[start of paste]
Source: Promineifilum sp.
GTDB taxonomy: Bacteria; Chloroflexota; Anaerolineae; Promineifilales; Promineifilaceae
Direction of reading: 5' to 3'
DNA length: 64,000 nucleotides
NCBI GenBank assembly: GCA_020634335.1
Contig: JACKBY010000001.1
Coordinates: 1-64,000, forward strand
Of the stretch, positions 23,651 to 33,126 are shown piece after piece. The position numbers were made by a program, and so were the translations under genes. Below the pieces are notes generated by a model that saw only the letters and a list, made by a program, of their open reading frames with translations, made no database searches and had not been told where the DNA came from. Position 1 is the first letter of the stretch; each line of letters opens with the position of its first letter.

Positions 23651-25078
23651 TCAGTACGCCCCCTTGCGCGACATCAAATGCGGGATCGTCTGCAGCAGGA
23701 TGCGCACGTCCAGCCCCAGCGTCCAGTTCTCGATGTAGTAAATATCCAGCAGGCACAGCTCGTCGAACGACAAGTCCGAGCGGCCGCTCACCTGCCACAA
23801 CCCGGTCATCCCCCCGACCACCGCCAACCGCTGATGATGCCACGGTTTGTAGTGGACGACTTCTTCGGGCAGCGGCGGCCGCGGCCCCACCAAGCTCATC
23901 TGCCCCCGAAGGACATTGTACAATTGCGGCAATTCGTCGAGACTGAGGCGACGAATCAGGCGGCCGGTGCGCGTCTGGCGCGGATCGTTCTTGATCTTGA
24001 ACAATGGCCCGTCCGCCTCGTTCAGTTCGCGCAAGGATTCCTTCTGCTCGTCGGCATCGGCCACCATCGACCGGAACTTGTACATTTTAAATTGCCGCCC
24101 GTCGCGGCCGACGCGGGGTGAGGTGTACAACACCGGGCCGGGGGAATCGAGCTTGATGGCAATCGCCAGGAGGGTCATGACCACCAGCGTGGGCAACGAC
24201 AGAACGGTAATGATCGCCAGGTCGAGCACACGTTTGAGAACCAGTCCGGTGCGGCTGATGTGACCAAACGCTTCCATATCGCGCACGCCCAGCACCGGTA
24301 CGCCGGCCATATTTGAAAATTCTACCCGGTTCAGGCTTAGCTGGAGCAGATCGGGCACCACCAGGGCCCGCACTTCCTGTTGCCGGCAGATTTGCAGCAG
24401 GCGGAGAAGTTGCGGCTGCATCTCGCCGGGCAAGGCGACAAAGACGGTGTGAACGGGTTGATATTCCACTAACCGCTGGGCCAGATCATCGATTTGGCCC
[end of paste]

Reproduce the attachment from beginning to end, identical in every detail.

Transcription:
Source: Promineifilum sp.
GTDB taxonomy: Bacteria; Chloroflexota; Anaerolineae; Promineifilales; Promineifilaceae
Direction of reading: 5' to 3'
DNA length: 64,000 nucleotides
NCBI GenBank assembly: GCA_020634335.1
Contig: JACKBY010000001.1
Coordinates: 1-64,000, forward strand
Of the stretch, positions 23,651 to 33,126 are shown piece after piece. The position numbers were made by a program, and so were the translations under genes. Below the pieces are notes generated by a model that saw only the letters and a list, made by a program, of their open reading frames with translations, made no database searches and had not been told where the DNA came from. Position 1 is the first letter of the stretch; each line of letters opens with the position of its first letter.

Positions 23651-25078
23651 TCAGTACGCCCCCTTGCGCGACATCAAATGCGGGATCGTCTGCAGCAGGA
23701 TGCGCACGTCCAGCCCCAGCGTCCAGTTCTCGATGTAGTAAATATCCAGCAGGCACAGCTCGTCGAACGACAAGTCCGAGCGGCCGCTCACCTGCCACAA
23801 CCCGGTCATCCCCCCGACCACCGCCAACCGCTGATGATGCCACGGTTTGTAGTGGACGACTTCTTCGGGCAGCGGCGGCCGCGGCCCCACCAAGCTCATC
23901 TGCCCCCGAAGGACATTGTACAATTGCGGCAATTCGTCGAGACTGAGGCGACGAATCAGGCGGCCGGTGCGCGTCTGGCGCGGATCGTTCTTGATCTTGA
24001 ACAATGGCCCGTCCGCCTCGTTCAGTTCGCGCAAGGATTCCTTCTGCTCGTCGGCATCGGCCACCATCGACCGGAACTTGTACATTTTAAATTGCCGCCC
24101 GTCGCGGCCGACGCGGGGTGAGGTGTACAACACCGGGCCGGGGGAATCGAGCTTGATGGCAATCGCCAGGAGGGTCATGACCACCAGCGTGGGCAACGAC
24201 AGAACGGTAATGATCGCCAGGTCGAGCACACGTTTGAGAACCAGTCCGGTGCGGCTGATGTGACCAAACGCTTCCATATCGCGCACGCCCAGCACCGGTA
24301 CGCCGGCCATATTTGAAAATTCTACCCGGTTCAGGCTTAGCTGGAGCAGATCGGGCACCACCAGGGCCCGCACTTCCTGTTGCCGGCAGATTTGCAGCAG
24401 GCGGAGAAGTTGCGGCTGCATCTCGCCGGGCAAGGCGACAAAGACGGTGTGAACGGGTTGATATTCCACTAACCGCTGGGCCAGATCATCGATTTGGCCC